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How To Improve Your Car's Gas Mileage

Here are some of the things you can do to ensure improved gas mileage for your car:

Driving Habits

  • Using cruise control on highway trips can help you maintain a constant speed and, in most cases, reduce your fuel consumption.
  • Heavier vehicles use more fuel, so clean out unnecessary weight in the passenger compartment or trunk before you hit the road.
  • If you anticipate being stopped for more than one minute, shut off the car. Contrary to popular belief, restarting the car uses less fuel that letting it idle.
  • Wide-open windows, especially at highway speeds, increase aerodynamic drag and the result is up to a 10% decrease in fuel economy.
  • The faster you drive, the more fuel you use. For example, driving at 65 miles per hour (mph) rather than 55 mph, increases fuel consumption by 20 percent.
  • A fouled spark plug or plugged/restricted fuel injector can reduce fuel efficiency as much as 30 percent.
  • Look for cracks or missing sections or segments. Worn belts will affect the engine performance.
  • This will extend the life of the vehicle's tires.
  • Limit car warm-ups in winter.
  • Clear out the trunk. More weight equals more drag.
  • Use overdrive. If your car is equipped with overdrive gearing use it as soon as your speed is high enough.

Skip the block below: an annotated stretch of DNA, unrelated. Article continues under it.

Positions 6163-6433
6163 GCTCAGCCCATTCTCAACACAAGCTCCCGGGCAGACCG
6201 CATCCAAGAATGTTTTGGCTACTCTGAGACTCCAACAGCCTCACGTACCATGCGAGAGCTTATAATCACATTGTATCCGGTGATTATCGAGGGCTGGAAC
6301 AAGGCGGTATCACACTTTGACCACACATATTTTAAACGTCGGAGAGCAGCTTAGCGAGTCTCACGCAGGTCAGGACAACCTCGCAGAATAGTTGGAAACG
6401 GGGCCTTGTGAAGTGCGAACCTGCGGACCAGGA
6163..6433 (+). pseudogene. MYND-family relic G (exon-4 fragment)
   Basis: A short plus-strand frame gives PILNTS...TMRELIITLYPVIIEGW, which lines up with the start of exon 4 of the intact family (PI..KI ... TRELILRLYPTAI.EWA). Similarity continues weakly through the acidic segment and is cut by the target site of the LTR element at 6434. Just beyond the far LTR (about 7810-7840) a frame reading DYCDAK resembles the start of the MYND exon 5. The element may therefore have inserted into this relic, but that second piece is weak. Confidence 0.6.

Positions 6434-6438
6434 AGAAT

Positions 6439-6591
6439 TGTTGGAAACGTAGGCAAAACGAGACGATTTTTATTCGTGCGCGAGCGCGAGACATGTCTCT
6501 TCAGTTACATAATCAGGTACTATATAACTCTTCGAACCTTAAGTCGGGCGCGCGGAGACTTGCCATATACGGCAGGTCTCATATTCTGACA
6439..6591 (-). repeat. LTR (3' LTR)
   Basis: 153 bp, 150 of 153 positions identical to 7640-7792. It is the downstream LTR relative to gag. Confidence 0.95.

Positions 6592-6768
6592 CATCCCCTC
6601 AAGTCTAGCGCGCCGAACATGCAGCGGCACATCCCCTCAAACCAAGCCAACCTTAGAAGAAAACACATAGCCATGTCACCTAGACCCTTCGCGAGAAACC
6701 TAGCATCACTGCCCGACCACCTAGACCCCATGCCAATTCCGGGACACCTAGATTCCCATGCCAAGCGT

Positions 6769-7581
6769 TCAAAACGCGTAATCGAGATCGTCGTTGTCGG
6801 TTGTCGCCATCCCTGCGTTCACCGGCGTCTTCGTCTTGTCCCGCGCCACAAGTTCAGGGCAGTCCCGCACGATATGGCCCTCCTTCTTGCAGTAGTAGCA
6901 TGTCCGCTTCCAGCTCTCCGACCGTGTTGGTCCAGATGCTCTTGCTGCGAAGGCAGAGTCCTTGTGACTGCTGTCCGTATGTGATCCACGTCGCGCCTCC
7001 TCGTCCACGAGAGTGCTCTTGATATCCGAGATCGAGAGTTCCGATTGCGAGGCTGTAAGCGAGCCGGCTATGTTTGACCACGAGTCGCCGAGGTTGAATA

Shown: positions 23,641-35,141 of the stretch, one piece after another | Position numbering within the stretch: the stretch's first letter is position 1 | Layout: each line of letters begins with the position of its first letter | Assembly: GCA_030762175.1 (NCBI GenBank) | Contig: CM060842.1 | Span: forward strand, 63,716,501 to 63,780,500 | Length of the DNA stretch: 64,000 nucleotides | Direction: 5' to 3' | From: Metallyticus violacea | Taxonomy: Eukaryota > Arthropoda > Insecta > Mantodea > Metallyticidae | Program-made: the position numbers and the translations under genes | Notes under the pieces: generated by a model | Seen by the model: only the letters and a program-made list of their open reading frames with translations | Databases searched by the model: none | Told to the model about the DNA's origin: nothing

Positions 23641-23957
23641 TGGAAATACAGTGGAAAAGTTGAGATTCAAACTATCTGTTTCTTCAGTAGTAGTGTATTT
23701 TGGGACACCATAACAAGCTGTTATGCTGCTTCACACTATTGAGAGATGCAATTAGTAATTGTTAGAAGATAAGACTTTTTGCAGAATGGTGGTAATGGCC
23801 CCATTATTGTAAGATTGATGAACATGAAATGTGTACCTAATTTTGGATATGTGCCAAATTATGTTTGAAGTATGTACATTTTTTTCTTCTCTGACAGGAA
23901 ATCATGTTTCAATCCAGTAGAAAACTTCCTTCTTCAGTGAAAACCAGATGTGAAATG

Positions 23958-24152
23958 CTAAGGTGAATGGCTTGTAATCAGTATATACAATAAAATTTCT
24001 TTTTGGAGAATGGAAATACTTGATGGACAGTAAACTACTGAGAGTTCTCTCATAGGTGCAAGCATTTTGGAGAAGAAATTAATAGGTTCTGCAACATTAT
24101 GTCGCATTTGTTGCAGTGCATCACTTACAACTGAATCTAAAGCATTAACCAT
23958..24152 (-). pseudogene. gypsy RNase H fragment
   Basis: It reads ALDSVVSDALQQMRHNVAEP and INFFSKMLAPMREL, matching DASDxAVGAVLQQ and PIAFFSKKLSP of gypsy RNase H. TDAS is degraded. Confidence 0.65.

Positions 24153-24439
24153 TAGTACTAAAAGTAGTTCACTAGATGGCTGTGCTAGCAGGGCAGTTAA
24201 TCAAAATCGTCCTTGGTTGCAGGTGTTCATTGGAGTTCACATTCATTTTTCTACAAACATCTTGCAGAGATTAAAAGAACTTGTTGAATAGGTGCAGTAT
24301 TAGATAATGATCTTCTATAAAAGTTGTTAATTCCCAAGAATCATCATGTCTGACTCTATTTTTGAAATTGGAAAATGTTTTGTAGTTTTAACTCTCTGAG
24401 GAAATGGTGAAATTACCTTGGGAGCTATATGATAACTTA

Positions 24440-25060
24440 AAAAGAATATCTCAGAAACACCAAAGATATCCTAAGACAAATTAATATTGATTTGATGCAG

• Keep your car clean. Mud on the undercarriage can weigh a significant amount and slow you down.
  • Don't throttle the gas or brake pedal! Sudden starts or stops use more gas than gradual changes in speed.
  • Consolidate your daily trips and errands. This will also save you the cost of restarting your engine, which uses a lot of gas.
  • Avoid air conditioning when possible. However, when driving at higher speeds, having your windows open also creates drag
  • Don't idle for too long. Turn off the engine if you anticipate a lengthy wait.
  • Avoid high speeds. We know this is almost impossible to resist but you can improve your gas mileage by up to 15 percent driving at 55 mph rather than 65 mph

Servicing Your Vehicle

  • Change your oil and oil filter as specified in your manual more often (every 3,000 miles) if you make frequent short jaunts, extended trips with lots of luggage or tow a trailer.
  • Low oil makes your engine work harder.
  • Use high-quality or synthetic motor oil.
  • Keep tires properly inflated and aligned. Check regularly to ensure your wheels are fully inflated and your alignment is good.
  • Change your filters. Dirty filters can sometimes increase the amount of fuel your vehicle uses by as much as 10 percent.
  • Get regular engine tune-ups and car maintenance checks. A lot can go wrong with a car. Damaged spark plugs or transmission problems can also contribute to poor gas mileage.
  • Replace the spark plugs in your engine regularly. This way, the air and fuel mixture will burn cleaner and more efficiently.
  • Improve the intake/output system. By allowing gas to get in and exhaust out of your vehicle you will improve the vehicle's overall performance and gas mileage.